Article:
Birmingham Council is improving the cycle routes saying, “there are 200,000 journeys of under a mile in this city each day – it is about removing some of those trips.”  Inner West & City of Sydney Councils are doing similar with cycleways being added to allow people to ride safely on the street.

This is a great start, but the WestConnex Motorway cleaving its way through our municipality is of great concern for the future health of our community.  We are already burdened with a large number of high traffic roads through high density housing.

That the WestConnex Authority plans to install unfiltered stacks to release the air pollution from the tunnels has always concerned me.   I don’t know how much it would cost to have the air filtered to trap particulate matter & other air pollutants, but I do know that the future health costs of the community around these unfiltered stacks will be considerable.  Unless we go down in vast numbers, the health issues will be ignored & subsumed into the usual statistics.  Personally, I think the government is playing risk games with the future health of the community.

Also interesting is the image in the article of the spaghetti junction near Birmingham. It reminded me of the spin we are being given about our own impeding spaghetti junction at the massive Dial a Dump site at St Peters.

The WestConnex Authority says the area underneath the St Peters Interchange will become a tree-filled park with cycleways & walking paths.  It will be presented to the community as new green space in place of the large track of land & hundreds of mature trees taken from Sydney Park recently to widen the road for WestConnex Motorway.

This is an incredibly poor exchange – take from a beautiful & very much loved park & give back a spaghetti junction with hundreds of thousands of vehicles traveling above & spewing their pollution down on the new green space.

For the life of me I cannot imagine wanting to spend free time under a motorway with particulate matter raining down on me no matter how attractive it looks.  However, what cannot be seen will likely entice some people to think it is nice & safe to play there & I bet barbeques will be added to lure people in.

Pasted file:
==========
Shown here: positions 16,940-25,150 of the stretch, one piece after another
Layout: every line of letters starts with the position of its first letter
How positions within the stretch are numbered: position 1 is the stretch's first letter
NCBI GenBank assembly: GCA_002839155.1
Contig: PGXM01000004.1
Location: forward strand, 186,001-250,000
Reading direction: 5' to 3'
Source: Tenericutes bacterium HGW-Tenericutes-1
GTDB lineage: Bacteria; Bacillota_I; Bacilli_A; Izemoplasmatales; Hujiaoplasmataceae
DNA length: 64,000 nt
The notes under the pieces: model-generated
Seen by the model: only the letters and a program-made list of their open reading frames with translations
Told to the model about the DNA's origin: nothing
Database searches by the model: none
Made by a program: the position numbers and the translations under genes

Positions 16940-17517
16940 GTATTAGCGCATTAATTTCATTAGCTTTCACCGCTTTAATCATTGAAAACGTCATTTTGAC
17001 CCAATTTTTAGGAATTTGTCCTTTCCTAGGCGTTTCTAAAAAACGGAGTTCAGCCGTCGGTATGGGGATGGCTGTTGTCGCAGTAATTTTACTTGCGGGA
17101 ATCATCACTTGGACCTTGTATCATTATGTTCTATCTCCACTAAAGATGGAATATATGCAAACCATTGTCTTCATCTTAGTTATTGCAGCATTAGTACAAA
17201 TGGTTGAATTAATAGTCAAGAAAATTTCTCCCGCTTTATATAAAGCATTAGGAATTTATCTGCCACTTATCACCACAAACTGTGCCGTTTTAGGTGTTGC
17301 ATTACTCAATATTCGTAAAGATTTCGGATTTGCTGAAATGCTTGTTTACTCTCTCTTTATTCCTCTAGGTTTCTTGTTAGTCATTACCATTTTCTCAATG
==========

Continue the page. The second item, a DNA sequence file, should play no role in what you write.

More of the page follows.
To cope with a climate change future & to cope with the air pollution from increased traffic in our densely built municipality, we need more trees.  We need trees & shrubs in gardens & more street trees.  The street trees species need to be able to reach a height above 5-metres & have broader canopies.  Big trees need to be planted in spaces where Energy Australia has no excuse to start pruning them because we can see that their pruning has reduced so many of our street trees into mangled messes or to a shadow of their former selves.

If we do not make a significant change in the streetscapes & gardens of our municipality, we will pay the price of increasing poor health in our children & ourselves & perhaps an early death.

We also need to ditch the car & walk, cycle & take more public transport whenever we can.  It will take a shift in our thinking & motivation, but we can do it.  I think one day we will be forced to.

Showing a partial view over the 16 hectares of what is to be the St Peters Interchange. Even though I expected a building site, actually seeing people’s homes and the trees removed shocked me.

May Street Reserve Corner of Campbell Street and Unwins Bridge Road St Peters has been destroyed and all the mature trees removed.  One more patch of green space removed in an area with the least amount of green space in Australia.  

This is a big tree - one of hundreds of big trees that will be removed to widen Campbell Street & Euston Road for the WestConnex Motorway

This is a very big tree – one of hundreds of big trees that will be removed to widen Campbell Street & Euston Road for the WestConnex Motorway

The trees in Euston Road are big, much bigger than the street trees we are used to seeing in the old Marrickville municipality

The trees in Euston Road are big, much bigger than the street trees we are used to seeing in what until recently, was Marrickville municipality.  Stand here and all you can here is birdsong, especially Fig birds.

Every tree you see is to be removed. Just past the grass is the lower pond filled with water birds. It appears that the land taken by WestConnex will come very close to this pond.

Every tree you see is to be removed. Just past the grass is the lower pond filled with water birds. It appears that the land taken by WestConnex will come very close to this pond.

We have just returned from the ‘Save Sydney Park Festival’ organised by the WestConnex Action Group & Reclaim the Streets.   We also visited the Camp of residents who have stayed in the park for the past 13 days.   It has not been without drama though.  At 3am on 20th September, police evicted the camp & the WestConnex Authority came & fenced off the campsite.  The Camp moved further up the park & re-pitched their tents.  Today a lone security guard sat in the fenced off area protecting the trees from the community for the WestConnex Authority.  Taxpayers’ dollars at work. It’s the community which wants to save the trees.